The rhino horn “kingpin” from Thailand was arrested in South Africa yesterday.

Chumlong Lemtongthai, 43, has been described as a “leading figure” in international rhino poaching. The arrest is the culmination of a one-year investigation, South African officials said.

They are used in traditional Chinese medicine, as well as for decoration and to produce luxury goods. 

More than 300 rhinos were killed in South Africa last year and rhino horns are prized in some Asian markets. They are used in traditional Chinese medicine, as well as for decoration and to produce luxury goods. 

According to the BBC, Lemtongthai allegedly obtained trophy hunting permits and used them to organise illegal poaching expeditions. Officials say he would then buy back the horns from the hunters for an average of 65,000 rand ($9,700; £6,034) per kilogram and export them.

Constant exposure to the news tends to provoke cynicism. News reports are full of selfish governmental actions undertaken in the name of “national interest”-often to the detriment of another (usually poorer) nation.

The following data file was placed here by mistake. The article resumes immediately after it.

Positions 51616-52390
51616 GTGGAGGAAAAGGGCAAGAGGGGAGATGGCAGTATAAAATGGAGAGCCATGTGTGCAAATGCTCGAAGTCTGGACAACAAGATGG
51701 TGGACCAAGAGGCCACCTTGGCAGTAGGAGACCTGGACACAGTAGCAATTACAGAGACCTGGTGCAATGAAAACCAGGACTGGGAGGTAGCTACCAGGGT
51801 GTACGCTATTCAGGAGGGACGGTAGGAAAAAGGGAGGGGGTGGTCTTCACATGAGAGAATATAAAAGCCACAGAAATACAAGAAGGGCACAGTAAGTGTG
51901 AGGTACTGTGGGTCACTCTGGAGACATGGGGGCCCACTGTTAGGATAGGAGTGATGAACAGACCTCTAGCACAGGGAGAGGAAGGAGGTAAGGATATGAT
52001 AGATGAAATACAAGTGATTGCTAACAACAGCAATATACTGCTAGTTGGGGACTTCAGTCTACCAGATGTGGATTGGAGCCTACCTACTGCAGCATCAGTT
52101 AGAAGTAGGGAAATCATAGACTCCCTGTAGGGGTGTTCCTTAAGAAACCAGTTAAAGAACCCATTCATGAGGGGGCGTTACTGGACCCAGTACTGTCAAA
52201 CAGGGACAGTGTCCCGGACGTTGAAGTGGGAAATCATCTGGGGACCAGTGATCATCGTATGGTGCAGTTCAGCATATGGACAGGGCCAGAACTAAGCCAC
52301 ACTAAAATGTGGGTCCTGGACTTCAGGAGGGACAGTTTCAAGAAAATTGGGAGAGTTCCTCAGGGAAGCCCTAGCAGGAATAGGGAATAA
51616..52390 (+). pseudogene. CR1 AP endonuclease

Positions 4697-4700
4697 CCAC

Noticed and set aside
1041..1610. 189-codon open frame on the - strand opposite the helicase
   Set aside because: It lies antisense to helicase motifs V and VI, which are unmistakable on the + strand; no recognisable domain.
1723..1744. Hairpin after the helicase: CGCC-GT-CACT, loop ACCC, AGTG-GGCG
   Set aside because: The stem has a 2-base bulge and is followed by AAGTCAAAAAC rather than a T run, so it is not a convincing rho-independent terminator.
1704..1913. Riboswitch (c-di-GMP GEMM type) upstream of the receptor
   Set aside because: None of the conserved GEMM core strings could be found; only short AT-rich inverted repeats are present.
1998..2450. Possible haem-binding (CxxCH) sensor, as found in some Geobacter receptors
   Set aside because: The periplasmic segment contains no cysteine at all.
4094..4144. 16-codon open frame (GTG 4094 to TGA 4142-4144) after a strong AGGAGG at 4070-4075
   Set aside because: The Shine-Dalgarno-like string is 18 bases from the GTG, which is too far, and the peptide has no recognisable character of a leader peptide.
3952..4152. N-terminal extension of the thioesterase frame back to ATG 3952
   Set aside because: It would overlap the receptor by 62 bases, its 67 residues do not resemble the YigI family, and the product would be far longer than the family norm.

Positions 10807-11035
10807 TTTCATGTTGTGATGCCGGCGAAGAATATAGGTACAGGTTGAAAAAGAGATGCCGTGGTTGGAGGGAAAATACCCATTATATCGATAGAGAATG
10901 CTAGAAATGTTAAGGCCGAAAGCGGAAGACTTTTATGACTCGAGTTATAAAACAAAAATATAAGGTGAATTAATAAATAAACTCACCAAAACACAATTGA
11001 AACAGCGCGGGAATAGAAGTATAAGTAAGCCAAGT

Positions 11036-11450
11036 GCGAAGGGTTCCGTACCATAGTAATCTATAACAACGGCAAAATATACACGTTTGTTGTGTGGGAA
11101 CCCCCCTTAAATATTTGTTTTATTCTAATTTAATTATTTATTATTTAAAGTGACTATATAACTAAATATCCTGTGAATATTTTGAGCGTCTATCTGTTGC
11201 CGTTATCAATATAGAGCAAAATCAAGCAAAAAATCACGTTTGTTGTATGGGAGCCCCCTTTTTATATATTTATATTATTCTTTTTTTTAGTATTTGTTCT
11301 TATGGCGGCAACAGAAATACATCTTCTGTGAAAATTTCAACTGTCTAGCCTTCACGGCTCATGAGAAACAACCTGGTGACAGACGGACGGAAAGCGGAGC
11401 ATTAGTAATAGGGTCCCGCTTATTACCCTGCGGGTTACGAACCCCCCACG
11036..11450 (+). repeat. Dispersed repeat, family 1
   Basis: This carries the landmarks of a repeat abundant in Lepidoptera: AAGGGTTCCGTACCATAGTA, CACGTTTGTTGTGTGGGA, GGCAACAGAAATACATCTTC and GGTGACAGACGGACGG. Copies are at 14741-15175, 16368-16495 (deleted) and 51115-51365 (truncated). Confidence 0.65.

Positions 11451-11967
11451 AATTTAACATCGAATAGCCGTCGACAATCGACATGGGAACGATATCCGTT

His arrest is clearly good news for the rhino population. However, the headline provokes an interesting, if tangent, line of thought.

Constant exposure to the news tends to provoke cynicism. News reports are full of selfish governmental actions undertaken in the name of “national interest”-often to the detriment of another (usually poorer) nation.

Armies fight insurgents. Wars are waged for (if not on the surface) economic and power interests. We often see headlines displaying stories of events benefiting small ruling elite at the expense of the masses. However, this BBC report on the rhino arrest breathes refreshment into this orthodoxy.

It cannot be financially measured.

The South African government are acting in the interest of nature-an interest which easily transcends national boundaries.

It cannot be financially measured. There is no short-term gain to be had by the South African government in this arrest (other than looking good in the eyes of those who care for nature).

It is with this in mind, alongside the often selfish actions of governments, that this arrest of Lemtongthai should be greeted with a smile.

It isn’t often that we see governments doing something “nice”.

About The Author

I am a recently graduated history student from the University of Reading. Wanabee journalist and avid blog-reader.

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